This seems to be correct data. PE can not be 27 when so many stocks are at yearly low valuations.
I agree with the first three buckets of risks, but not the last.
Infact I will combine the first two into one bucket. Instead of projecting my own future earning estimate, and to obtain a valuation from that, I try to figure out what kind of earning growth is built in the market valuation and whether I believe that the company can do even better. Risk lies in actual earning underperforming the ones baked into buying price.
Management quality is very important factor. We can view the stock price as discounted sum of all future earnings, but only when the promoters/management’s integrity is not under question. If the management shows signs of cheating the minority shareholders of their wealth, then the share value is close to zero in my opinion.
In addition, I will also add a bucket for business quality. Some business are top quality owing to their industry structure or competitive moats, and there is always a risk of underlying moat getting eroded due to technological innovations or change in regulations or competition. Before investing, we should always think about how likely it is for the underlying business to get disrupted.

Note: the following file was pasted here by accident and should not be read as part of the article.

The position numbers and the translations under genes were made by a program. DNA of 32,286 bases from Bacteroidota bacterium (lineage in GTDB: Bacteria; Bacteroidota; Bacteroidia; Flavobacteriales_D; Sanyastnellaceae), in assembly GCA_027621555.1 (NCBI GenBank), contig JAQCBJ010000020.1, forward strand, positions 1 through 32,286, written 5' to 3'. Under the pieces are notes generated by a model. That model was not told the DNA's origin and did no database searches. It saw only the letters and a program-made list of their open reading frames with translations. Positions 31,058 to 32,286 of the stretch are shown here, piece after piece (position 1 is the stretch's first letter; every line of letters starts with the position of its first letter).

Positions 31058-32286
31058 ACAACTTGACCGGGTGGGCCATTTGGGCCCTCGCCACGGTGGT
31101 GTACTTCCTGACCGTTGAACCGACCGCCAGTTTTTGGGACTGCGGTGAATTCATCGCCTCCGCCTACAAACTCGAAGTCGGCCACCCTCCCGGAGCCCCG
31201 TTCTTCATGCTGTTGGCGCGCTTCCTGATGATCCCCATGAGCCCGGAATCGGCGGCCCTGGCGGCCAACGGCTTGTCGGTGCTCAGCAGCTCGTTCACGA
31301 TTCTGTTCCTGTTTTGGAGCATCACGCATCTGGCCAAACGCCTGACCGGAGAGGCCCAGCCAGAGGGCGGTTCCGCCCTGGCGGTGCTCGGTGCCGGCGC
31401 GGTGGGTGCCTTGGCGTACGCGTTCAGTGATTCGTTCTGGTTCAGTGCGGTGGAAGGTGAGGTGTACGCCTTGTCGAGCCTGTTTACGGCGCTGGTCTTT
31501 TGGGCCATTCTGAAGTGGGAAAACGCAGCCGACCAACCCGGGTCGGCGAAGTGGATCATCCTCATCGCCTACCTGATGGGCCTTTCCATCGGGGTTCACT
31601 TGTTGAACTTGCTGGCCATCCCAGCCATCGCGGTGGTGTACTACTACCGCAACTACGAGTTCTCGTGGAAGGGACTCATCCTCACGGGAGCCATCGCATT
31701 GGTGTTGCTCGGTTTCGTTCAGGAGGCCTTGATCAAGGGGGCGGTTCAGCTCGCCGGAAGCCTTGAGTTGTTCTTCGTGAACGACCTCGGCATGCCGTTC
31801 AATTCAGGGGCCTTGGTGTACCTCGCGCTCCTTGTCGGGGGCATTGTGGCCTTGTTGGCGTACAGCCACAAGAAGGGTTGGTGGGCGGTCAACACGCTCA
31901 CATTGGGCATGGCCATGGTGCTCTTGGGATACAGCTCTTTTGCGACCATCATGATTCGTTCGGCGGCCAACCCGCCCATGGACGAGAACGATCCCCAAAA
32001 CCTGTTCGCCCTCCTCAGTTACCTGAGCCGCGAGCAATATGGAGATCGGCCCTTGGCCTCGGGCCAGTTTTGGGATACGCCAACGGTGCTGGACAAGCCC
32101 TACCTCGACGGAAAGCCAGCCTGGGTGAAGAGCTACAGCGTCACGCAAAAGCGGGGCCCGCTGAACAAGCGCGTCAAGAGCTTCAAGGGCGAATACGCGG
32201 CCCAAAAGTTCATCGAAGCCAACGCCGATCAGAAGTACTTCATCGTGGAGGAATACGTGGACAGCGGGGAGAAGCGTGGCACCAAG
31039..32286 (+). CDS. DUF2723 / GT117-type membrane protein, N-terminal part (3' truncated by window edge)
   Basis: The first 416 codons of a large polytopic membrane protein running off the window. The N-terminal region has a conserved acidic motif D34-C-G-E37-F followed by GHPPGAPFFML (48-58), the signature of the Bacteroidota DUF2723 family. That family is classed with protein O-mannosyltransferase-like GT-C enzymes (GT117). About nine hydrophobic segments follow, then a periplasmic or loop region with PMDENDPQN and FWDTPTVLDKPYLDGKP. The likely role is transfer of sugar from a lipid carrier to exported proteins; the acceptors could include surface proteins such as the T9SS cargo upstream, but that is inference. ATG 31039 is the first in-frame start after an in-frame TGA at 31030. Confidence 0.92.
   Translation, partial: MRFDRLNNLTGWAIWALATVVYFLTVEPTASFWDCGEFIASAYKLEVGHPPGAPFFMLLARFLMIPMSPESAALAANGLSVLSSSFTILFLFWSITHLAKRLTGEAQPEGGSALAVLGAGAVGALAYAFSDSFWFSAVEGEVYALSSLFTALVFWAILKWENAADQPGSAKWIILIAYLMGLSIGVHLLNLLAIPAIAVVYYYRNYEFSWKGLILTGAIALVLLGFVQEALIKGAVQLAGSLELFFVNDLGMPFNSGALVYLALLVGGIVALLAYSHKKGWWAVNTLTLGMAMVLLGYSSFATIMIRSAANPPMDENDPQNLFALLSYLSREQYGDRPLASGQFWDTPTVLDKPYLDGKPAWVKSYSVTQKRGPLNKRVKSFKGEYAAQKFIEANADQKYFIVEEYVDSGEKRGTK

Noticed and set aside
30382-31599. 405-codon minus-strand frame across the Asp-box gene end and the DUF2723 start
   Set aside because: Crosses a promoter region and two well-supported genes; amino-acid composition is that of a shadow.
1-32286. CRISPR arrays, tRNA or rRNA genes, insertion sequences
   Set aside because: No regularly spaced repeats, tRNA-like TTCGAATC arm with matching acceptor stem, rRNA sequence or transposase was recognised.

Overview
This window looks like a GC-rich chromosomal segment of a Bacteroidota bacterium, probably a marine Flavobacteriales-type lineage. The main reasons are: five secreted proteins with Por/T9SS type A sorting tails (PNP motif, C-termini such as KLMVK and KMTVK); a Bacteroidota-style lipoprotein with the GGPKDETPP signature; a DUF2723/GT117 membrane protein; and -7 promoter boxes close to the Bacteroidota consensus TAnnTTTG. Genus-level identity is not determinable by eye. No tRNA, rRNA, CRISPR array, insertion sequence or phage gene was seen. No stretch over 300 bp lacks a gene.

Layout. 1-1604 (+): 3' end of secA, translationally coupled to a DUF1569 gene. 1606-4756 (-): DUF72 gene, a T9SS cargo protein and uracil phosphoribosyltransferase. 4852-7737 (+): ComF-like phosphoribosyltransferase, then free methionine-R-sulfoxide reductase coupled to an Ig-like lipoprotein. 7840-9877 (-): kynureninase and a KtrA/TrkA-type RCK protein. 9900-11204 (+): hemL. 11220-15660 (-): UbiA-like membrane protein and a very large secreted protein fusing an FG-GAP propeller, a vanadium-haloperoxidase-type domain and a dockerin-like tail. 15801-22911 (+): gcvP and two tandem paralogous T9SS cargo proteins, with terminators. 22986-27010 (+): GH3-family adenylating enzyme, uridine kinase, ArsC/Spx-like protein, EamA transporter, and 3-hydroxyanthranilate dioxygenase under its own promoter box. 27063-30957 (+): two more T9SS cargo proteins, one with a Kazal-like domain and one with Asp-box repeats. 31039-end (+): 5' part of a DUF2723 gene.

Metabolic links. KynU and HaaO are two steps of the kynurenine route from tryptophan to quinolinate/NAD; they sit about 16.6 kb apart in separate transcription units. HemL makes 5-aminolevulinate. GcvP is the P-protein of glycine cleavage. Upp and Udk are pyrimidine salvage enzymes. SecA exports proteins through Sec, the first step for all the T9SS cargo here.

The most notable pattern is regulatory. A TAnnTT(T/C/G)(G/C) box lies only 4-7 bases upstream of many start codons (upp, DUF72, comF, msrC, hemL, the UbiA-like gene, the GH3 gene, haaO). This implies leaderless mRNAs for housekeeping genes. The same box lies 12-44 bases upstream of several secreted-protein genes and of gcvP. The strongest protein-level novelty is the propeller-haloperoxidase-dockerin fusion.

Lastly, market valuation risk must be re-labeled as market risk. I am not convinced that timing the valuation is more effective than timing the market itself. Afterall, a market can be fairly valued, like in the start of 2017, before a bull run takes it to even higher levels. You lose money if you are not fully invested during the bull run due to valuation fears, and to avoid that loss, you need a good handle on market risk. To do that, you need well tested system which helps you stay in the market during most of the bull run, and avoid it during most of the bear run. Using valuation model is one such system, but not an effective one. That said, I still don’t have an alternative, I am a novice myself, so market risk is something I will have to take until I build myself a good system.
Maybe because nse use standalone Vs etf consolidated no’s.
Why buying regularly is far better strategy than buying into corrections for an average Joe like self
That 27 standalone PE compares with long term standalone average PE of 18. Against 23 consol the long term average might only be 15 or so! These kind of arguments (consol vs standalone, trailing vs 1 year forward) are generally only made to rationalise a point of view that current facts don’t fully support - that fact in this case being, in general, markets (large caps) are fairly expensive
The article assumes that timing is on the basis of absolute prices as opposed to timing on the basis of index PE!
That even makes article points even stronger
This assumes same allocation and not lump sum outflow during dips. People who tend to stay in cash and employ significant funds during market falls would surely make more returns?